Sixth, as Christ’s Body on earth, we need the prayers and ministry of others to help us take on the enemy and win the battle of faith and joy. 2 Corinthians 1:11 God is honored when we act like his family.
Finally, God is glorified when we demonstrate by our joy in suffering, that what we have found in him is so satisfying it is even better than living a long and pain free life. [Psalm 63:3]
Let me try to illustrate this life of Paul. In 2 Corinthians, Paul was going through some rough times. Here is how he described them in 2 Cor 1:8-9: “We do not want you to be uninformed, brothers, about the hardships we suffered in the province of Asia. We were under great pressure, far beyond our ability to endure, so that we despaired even of life. Indeed, in our hearts we felt the sentence of death.”
I think you can see the depth of Paul’s suffering. He suffered from hardships. He was under great pressure. It was beyond his ability to endure. He despaired of life. He even felt the sentence of death. Don’t just pass over those words. The point is that this was not just a “downer” day. In fact, if he were to see a therapist today, his problem would most likely be diagnosed as “clinical depression.” He would be consigned to weeks of therapy and put on anti-depression drugs.
But Paul had another perspective. God was at work in the midst of those dark times. The pain and the pressure was not a sign that God had left but that He was very present and active in his life. He was not struggling with a “chemical imbalance” or a “disease” called depression. He was struggling with emotions that were a natural response to an extended time of pressure and pain. Here is his diagnosis of why he was going through suffering: 2 Cor 1:9 “But this happened that we might not rely on ourselves but on God, who raises the dead.” Paul saw God was actively involved in the pain. He allowed these pressures to move Paul in to a higher level of trust and confidence in Christ. I think it was Mother Teresa who said, “You will know that Jesus is all you need until Jesus is all you’ve got?” It is one thing to have something in our head. It is quite another to grasp it in our heart. God uses suffering to root and ground us in the reality of Christ’s all surpassing love that surpasses knowledge. [Ephesians 3:16-18].
There are two questions that are crucial for us to ask if we are to win this battle of faith. The first is, “How can I get though this?” Maybe you think your problems are unique? Here is the God’s answer: 1 Cor 10:13 “No temptation has seized you except what is common to man. And God is faithful; he will not let you be tempted beyond what you can bear. But when you are tempted, he will also provide a way out so that you can stand up under it.”
Maybe you think you need more proof that God will actually give the help you need. Rom 8:31-32 “What, then, shall we say in response to this? If God is for us, who can be against us? He who did not spare his own Son, but gave him up for us all — how will he not also, along with him, graciously give us all things?” Maybe you think that your problems are so complex and extreme that there is no hope for you. 2 Cor 9:8 “And God is able to make all grace abound to you, so that in all things at all times, having all that you need, you will abound in every good work.”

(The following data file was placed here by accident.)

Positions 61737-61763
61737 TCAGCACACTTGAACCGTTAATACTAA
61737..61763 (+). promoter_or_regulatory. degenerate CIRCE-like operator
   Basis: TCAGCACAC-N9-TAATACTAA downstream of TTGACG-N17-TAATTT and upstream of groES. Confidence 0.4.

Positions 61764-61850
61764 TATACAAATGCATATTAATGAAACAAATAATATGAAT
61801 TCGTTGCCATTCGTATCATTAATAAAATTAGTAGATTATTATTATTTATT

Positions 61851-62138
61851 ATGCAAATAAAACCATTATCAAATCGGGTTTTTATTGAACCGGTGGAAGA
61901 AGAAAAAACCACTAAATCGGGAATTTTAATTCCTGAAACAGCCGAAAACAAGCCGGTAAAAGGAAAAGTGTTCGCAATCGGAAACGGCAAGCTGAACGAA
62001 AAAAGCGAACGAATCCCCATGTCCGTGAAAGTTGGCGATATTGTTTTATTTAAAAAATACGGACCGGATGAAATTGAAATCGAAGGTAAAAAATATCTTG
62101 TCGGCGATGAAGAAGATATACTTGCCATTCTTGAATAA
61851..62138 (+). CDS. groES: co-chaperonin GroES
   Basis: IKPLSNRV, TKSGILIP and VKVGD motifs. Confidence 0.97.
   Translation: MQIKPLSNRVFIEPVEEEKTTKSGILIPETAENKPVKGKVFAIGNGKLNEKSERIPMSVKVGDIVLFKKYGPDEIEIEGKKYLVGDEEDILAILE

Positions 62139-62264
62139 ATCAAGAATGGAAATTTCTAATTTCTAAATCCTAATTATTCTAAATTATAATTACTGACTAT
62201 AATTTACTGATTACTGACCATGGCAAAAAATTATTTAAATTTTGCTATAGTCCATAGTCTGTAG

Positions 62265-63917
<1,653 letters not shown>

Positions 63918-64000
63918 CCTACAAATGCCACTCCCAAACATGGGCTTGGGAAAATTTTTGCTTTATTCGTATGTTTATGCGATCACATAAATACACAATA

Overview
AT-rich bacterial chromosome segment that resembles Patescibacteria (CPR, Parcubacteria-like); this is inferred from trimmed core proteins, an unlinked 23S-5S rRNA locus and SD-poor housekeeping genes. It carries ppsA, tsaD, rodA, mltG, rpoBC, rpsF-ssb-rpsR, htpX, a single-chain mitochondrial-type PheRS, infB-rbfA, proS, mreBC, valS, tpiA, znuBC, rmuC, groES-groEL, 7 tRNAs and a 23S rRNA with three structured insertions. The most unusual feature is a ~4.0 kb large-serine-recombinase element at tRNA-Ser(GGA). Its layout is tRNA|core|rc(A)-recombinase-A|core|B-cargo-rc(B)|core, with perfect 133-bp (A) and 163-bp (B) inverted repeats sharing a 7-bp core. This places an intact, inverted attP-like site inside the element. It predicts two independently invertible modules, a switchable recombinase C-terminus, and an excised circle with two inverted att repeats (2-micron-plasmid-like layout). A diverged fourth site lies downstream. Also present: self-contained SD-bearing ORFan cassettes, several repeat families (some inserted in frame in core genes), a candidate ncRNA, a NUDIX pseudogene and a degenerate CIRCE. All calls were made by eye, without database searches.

The second question goes to purpose. Why would God allow so much pain and suffering? Here are three answers that come from Paul. 1] Verse 9-10: By experiencing his deliverance from the shadow of death, we are enabled to set our hope on the One who will continue to deliver us in the next challenges of life. The goal of faith is not comfort but confidence. The more grace we receive from Christ the more reasons we have to rejoice in Christ. 2] Verse 11: As the Body intercedes for us, our victory through the dark time becomes an occasion for the whole Church to join us in expressing thanksgiving to God. 3] Verse 12: And, finally, in the end we get to rejoice over the inner work of grace that God has accomplished in our lives, for his glory and our joy. 
I know this is a very hard teaching to accept and grab hold of, especially to those who have been counseled to take advantage of the many medications that are being marketed today. But stay with me on this. I believe that God wants to do a miracle of His grace in your life that no med can come close to providing. His grace always brings freedom and joy, with no dangerous side-effects.
Let me end this first installment of a Theology of Suffering by quoting from John Neuton, author of one of our favorite hymns, Amazing Grace, as he describes the convictions of a man and woman of faith: “And his faith upholds him under all trials, by assuring him that every dispensation is under the direction of his Lord; that chastisements are a token of his love; that the season, measure, and continuance of his sufferings, are appointed by Infinite Wisdom, and designed to work for his everlasting good; and that grace and strength shall be afforded him, according to his day.
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Please include the following statement on any distributed copy: By Dr. Gary Rieben. © Give Me That Book. Email: Grieben@aol.com. Website: www.GiveMeThatBook.org. Postal: GMTB | P.O. Box 1045| La Quinta, CA 92247 USA | 619.829.2390